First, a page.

I was very unsure of all that.” Leah, however, forged ahead. Her one concession to upstate New York’s brutal winter is a Syracuse sweatshirt that she can quickly jettison as soon as she enters any party.“I want to be meaningfully connected and involved with a lot of people, whether or not that means in a sexual way,” she says before taking her leave. And she plans to enter plenty, beginning with a dorm gathering – where she pre-games with a water bottle full of vodka tonic – before moving on to the rugby house, where the sporty all-American type of guy that Kristina favors should be in abundance.Moreover, they see themselves as part of a growing trend of folks who do not view monogamy as any type of ideal.“There’s this huge group of younger people that are involved in these things,” says Ryan – an observation that seemed borne out of a monthly event called “Poly Cocktails,” held at an upstairs bar on the Lower East Side a few weeks later, in which one would have been hard-pressed to realize that this wasn’t your run-of-the-mill mixer (a guy who’d wandered in accidentally must have eventually figured it out; he was later seen by the bar grinning widely as he chatted up two women)."But the other side of me was concerned about what this means in terms of intimacy and how the dynamics would work." When Leah and Ryan met at a wedding four years ago, they didn’t expect to develop this type of arrangement.
It’s not that she means to be rude, it’s just that Jim has been traveling for work, so it’s been a while since she’s seen him. As her “primary partner” and the man with whom she lives, he is the recipient of most of Leah’s attention, sexual and otherwise, but he understands her need to seek companionship from other quarters roughly one night a week.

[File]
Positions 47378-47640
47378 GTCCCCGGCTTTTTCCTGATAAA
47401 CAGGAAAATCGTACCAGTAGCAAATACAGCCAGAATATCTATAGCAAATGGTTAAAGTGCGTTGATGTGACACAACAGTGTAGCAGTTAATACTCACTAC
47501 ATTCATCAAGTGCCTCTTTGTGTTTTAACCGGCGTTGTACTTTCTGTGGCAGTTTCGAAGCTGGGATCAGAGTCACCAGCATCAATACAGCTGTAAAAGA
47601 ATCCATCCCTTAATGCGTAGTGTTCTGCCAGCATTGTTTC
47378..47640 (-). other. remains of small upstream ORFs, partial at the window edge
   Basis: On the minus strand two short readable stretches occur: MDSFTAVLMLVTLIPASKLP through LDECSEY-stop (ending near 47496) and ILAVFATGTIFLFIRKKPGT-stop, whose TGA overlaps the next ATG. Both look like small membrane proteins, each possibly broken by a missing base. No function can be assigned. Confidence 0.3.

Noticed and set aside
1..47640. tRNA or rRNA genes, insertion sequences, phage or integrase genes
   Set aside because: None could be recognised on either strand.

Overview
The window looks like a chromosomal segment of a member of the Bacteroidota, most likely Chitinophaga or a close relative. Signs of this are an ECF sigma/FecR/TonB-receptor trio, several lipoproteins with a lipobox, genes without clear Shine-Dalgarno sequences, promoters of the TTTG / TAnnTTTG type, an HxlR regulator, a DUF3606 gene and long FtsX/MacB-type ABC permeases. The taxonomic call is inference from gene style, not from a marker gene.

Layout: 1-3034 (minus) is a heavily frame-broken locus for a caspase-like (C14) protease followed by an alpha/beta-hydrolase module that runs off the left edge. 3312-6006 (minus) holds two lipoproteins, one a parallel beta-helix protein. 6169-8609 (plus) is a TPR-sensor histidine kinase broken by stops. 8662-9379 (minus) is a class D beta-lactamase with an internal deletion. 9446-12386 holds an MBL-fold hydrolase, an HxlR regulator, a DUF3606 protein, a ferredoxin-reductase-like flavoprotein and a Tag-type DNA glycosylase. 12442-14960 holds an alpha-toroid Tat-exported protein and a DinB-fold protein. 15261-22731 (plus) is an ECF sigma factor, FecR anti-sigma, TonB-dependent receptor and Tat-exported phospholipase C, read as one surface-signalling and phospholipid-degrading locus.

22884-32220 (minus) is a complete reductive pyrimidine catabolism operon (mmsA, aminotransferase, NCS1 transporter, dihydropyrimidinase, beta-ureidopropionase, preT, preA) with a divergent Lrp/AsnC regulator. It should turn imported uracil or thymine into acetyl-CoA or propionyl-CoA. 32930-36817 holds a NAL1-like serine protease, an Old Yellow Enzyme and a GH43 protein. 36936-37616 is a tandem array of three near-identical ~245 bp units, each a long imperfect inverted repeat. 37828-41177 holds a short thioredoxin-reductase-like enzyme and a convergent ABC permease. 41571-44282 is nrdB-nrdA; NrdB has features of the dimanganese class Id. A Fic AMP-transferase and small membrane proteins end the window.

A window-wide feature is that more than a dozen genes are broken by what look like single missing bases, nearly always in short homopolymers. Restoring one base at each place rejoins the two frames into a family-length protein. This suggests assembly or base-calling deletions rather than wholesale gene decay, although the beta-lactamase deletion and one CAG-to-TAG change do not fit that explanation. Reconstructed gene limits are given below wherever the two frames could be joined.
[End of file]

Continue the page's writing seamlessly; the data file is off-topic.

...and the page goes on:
For Kristina, two boyfriends are exactly two too many. When she arrived at Syracuse freshman year, Kristina had certain ideas about what her romantic life would entail.
It’s a Friday night in January 2013, the last weekend of the term that sorority girls at Syracuse University can go out until rush season is over, and so it’s pretty much destined to be a rager, especially for Kristina, a 20-year-old junior who jokingly calls herself the “Asian Snooki” because of her impressive ability to throw down. In a small bedroom in Kristina’s sorority house, her friend Ashley stands in front of a mirror wearing a blue miniskirt and a loose tee, the bagginess of which Kristina eyes skeptically. “As a freshman, you're like, ‘OK, maybe I'll find my college sweetheart and we'll be together forever and we'll graduate and it'll be perfect,’” she tells me later.
In fact, Leah and Ryan are noticing a trend that’s been on the radar of therapists and psychologists for several years now.
Termed “The New Monogamy” in the journal it’s a type of polyamory in which the goal is to have one long-standing relationship and a willingness to openly acknowledge that the long-standing relationship might not meet each partner’s emotional and sexual needs for all time.